In the past two weeks, the two corporate-owned parties never stopped their political games with regards to the current nominee for the vacant seat in the Supreme Court.
The Supreme Court, unfortunately, is just another extension of the bipartisan politics that dominated our country for more than half a century.
The Supreme Court has for long overstepped its intended authority. It has become a tool of centralized authoritarianism, yielding no meaningful independence for state courts and preventing communities from self-determination. We are witnessing what Jefferson warned us from a hundred and ninety years ago, he wrote: “The great object of my fear is the federal judiciary. That body, like gravity, ever acting with noiseless foot and unalarming advance, gaining ground step by step and holding what it gains, is engulfing insidiously the [state] governments into the jaws of that [federal government] which feeds them.”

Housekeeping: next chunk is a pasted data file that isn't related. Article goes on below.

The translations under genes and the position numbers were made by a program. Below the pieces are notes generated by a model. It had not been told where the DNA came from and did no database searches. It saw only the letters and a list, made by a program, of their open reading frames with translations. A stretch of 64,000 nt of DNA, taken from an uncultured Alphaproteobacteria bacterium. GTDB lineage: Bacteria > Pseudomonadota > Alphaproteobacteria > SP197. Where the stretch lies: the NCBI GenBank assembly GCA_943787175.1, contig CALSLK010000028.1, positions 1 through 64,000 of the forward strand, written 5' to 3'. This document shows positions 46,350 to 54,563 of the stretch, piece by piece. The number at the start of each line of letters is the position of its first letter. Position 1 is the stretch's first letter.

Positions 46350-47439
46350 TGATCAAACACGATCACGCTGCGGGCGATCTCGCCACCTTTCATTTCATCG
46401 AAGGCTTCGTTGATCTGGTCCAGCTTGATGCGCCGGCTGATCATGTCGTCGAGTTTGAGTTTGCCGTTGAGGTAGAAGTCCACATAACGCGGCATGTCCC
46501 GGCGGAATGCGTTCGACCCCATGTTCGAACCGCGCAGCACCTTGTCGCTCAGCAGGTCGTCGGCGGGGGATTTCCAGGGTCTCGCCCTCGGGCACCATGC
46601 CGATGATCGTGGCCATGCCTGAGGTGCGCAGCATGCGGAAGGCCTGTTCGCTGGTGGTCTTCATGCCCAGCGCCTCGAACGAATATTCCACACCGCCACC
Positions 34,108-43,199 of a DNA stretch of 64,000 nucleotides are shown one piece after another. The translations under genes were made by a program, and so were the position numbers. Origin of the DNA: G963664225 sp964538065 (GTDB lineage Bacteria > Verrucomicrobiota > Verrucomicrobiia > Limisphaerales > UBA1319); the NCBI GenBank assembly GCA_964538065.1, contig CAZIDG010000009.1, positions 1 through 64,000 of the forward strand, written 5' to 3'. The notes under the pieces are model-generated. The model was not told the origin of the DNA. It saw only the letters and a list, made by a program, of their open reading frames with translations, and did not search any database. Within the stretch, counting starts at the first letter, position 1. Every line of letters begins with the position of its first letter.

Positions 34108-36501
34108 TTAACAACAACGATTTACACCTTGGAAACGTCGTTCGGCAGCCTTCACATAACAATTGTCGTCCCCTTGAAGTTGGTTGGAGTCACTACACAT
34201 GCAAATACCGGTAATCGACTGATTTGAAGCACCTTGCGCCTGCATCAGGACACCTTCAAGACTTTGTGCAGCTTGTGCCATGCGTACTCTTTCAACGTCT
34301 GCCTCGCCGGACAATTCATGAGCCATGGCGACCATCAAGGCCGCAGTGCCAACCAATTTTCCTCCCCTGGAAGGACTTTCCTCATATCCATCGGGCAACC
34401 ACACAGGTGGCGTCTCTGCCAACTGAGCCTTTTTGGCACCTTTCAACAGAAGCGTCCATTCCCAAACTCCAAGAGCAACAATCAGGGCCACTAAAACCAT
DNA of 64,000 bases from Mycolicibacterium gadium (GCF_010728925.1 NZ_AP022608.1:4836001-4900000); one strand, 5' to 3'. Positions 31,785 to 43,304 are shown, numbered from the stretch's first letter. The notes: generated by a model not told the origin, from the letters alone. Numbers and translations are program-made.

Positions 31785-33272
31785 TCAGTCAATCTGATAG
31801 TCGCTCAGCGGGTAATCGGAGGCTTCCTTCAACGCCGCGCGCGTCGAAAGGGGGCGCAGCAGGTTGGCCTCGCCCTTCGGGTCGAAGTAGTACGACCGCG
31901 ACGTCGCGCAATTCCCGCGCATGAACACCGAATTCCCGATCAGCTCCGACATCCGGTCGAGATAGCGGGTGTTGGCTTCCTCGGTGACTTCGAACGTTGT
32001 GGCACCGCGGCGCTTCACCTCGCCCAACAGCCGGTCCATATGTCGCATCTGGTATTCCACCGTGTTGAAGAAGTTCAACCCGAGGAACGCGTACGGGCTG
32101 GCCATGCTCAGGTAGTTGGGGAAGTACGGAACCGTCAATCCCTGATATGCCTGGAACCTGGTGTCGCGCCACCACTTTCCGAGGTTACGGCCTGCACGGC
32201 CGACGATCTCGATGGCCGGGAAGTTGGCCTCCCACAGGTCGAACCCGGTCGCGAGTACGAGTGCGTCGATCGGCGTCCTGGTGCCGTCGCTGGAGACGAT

In my view, Congress should not vote on the Supreme Court nominees. Rather, delegates from each state, empowered by the people, shall choose the new justice.
When I am elected, I will work tirelessly to limit the federal Supreme Court authority to the more general issues that cannot be solved on the local level.